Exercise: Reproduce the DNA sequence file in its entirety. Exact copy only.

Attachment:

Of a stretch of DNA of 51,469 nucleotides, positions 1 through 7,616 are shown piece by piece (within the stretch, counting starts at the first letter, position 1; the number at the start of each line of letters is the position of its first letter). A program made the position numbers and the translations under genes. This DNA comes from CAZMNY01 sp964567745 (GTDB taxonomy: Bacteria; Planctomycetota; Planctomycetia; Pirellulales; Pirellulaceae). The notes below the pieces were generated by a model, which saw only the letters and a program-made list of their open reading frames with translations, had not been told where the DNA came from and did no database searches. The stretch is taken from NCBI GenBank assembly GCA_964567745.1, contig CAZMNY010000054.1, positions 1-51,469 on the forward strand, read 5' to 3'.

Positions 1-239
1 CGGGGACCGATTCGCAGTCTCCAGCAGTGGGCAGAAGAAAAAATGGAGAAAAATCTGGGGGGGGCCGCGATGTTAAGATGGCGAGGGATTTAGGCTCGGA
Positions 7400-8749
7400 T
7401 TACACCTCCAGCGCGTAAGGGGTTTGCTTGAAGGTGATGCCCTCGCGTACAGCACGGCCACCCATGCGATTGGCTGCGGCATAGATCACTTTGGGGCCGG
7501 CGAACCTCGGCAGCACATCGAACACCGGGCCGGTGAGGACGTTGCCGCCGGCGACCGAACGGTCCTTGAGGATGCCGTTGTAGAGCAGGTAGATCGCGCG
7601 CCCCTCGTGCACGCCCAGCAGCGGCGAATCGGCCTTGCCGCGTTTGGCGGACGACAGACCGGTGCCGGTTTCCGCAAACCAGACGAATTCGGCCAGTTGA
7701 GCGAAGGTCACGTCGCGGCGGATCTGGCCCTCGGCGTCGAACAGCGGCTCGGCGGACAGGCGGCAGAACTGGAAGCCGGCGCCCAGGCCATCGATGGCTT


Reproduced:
Of a stretch of DNA of 51,469 nucleotides, positions 1 through 7,616 are shown piece by piece (within the stretch, counting starts at the first letter, position 1; the number at the start of each line of letters is the position of its first letter). A program made the position numbers and the translations under genes. This DNA comes from CAZMNY01 sp964567745 (GTDB taxonomy: Bacteria; Planctomycetota; Planctomycetia; Pirellulales; Pirellulaceae). The notes below the pieces were generated by a model, which saw only the letters and a program-made list of their open reading frames with translations, had not been told where the DNA came from and did no database searches. The stretch is taken from NCBI GenBank assembly GCA_964567745.1, contig CAZMNY010000054.1, positions 1-51,469 on the forward strand, read 5' to 3'.

Positions 1-239
1 CGGGGACCGATTCGCAGTCTCCAGCAGTGGGCAGAAGAAAAAATGGAGAAAAATCTGGGGGGGGCCGCGATGTTAAGATGGCGAGGGATTTAGGCTCGGA
Positions 7400-8749
7400 T
7401 TACACCTCCAGCGCGTAAGGGGTTTGCTTGAAGGTGATGCCCTCGCGTACAGCACGGCCACCCATGCGATTGGCTGCGGCATAGATCACTTTGGGGCCGG
7501 CGAACCTCGGCAGCACATCGAACACCGGGCCGGTGAGGACGTTGCCGCCGGCGACCGAACGGTCCTTGAGGATGCCGTTGTAGAGCAGGTAGATCGCGCG
7601 CCCCTCGTGCACGCCCAGCAGCGGCGAATCGGCCTTGCCGCGTTTGGCGGACGACAGACCGGTGCCGGTTTCCGCAAACCAGACGAATTCGGCCAGTTGA
7701 GCGAAGGTCACGTCGCGGCGGATCTGGCCCTCGGCGTCGAACAGCGGCTCGGCGGACAGGCGGCAGAACTGGAAGCCGGCGCCCAGGCCATCGATGGCTT